Indian Ridge Bully Busters
Bullying typically occurs when few adults are on hand to deal with the problem, and when victims are reluctant to report what has occurred, both out of fear of possible repercussions and because they're simply not convinced that adults will be able to make the bullying stop. Even when adults are aware that bullying is occurring, the net result is that adults end up intervening in only four percent of bullying incidents. Wondering what you can do to help stamp out bullying? Here's what the experts suggest:
1. Make it difficult for bullying behaviors to take root by fostering a climate of empathy in your home. Don't tolerate cruelty in any form, whether in real life or in the form of nasty jokes on sitcoms or other forms of entertainment. Let your child know that he has a right to insist that others treat him with respect and dignity.
2. Make sure that the no-bullying policy in your family applies to grown-ups as well as kids. You can't criticize your child for bullying her friends or her little brother, and then turn around and use bullying tactics on her.
3. Keep an eye on your child's choice of entertainment. Limit your child's exposure to violent video games, lyrics and TV programs, as well as violent toys such as guns—basically anything that glorifies violence or suggests that violence is an acceptable means of solving problems.
4. Keep an ongoing dialogue with your child about bullying. Discuss any bullying stories that happen to be in the news. That way, if your child encounters any bullying problems in his own life, he'll be more likely to open up and talk to you about those problems.
5. Encourage your child to make friends. Bullies are more likely to target children who are loners, so having friends can provide a measure of protection against bullying.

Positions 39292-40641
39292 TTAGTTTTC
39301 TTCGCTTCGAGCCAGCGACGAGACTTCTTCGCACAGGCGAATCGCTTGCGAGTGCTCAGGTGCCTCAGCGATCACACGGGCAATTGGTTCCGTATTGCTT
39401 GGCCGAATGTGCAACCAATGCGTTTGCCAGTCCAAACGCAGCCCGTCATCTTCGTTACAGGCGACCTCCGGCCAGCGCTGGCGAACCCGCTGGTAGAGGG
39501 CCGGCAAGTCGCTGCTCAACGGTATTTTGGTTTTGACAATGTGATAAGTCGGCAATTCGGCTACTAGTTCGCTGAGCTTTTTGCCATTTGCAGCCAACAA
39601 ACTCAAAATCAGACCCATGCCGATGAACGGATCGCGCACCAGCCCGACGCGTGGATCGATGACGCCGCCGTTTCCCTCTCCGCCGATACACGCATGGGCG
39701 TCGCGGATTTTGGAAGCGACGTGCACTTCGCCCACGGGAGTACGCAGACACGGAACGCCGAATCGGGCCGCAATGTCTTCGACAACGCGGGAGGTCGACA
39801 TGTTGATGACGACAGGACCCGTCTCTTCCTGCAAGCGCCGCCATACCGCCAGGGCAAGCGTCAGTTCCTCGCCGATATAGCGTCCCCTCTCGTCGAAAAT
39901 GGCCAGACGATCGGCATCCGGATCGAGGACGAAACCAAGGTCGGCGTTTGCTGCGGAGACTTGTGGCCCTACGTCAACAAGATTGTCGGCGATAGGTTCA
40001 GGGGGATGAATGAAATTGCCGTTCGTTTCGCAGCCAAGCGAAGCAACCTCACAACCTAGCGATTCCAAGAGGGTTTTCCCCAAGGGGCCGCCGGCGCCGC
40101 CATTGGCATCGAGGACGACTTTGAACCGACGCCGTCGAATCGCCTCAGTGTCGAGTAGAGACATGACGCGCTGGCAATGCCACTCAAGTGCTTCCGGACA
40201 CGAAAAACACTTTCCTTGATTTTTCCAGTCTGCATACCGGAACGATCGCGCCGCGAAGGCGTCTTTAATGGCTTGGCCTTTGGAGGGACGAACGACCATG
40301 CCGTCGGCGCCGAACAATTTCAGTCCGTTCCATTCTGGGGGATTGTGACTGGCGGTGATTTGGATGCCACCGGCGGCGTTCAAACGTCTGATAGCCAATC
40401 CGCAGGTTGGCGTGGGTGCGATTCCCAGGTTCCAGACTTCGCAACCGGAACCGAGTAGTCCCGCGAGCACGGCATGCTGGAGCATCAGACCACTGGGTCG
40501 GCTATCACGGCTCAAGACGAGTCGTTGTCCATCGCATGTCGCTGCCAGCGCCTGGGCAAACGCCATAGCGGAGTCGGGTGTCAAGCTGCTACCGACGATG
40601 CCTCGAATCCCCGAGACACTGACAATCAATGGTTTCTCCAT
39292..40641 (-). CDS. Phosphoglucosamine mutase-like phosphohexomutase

6. Teach your child the importance of body language. A child who exudes confidence and who appears to be in control is less likely to get picked on than a child who sends off less confident body signals.
7. Be alert to the warning signs that your child is being bullied. Children are often reluctant to tell teachers and parents that they are being bullied, either due to embarrassment or a fear of reprisal, so it's important to be on the lookout for the warning signs of bullying.
8. Explain the difference between tattling and telling to your child. Make sure that your child understands that there's a world of difference between tattling (telling on someone simply
because you want to get that person in trouble) and telling (reporting a serious problem to an adult). Kids need to know that it's okay to report instances of bullying to parents and teachers.
9. Encourage bystanders to blow the whistle on bullies. Bystanders have an important role to play in discouraging bullying. Bullying behavior typically stops within 10 seconds if another child intervenes. Given that there are bystanders on hand in fully 85 percent of bullying instances, peer intervention is perhaps the most powerful weapon available to help combat bullying.
10. Find ways to hold bullies accountable. When parents get involved and insist on restitution—that the bully find a way to make things right for the victim—bullying becomes a much less attractive proposition for the bully. Bullies need to know that the adults in their life will not tolerate such behavior and that they will be held accountable for their actions.
PREVENTING BULLYING IN YOUR CHILD’S LIFE (Part 2)
I informed you that bullying typically occurs when few adults are on hand to deal with the problem, and when victims are reluctant to report what has occurred, both out of fear of possible repercussions and because they're simply not convinced that adults will be able to make the bullying stop. Bullying is when someone repeatedly and purposefully says or does mean or hurtful things to another person who has a hard time defending himself or herself. I also suggested many different things that parents could do to help stamp out bullying.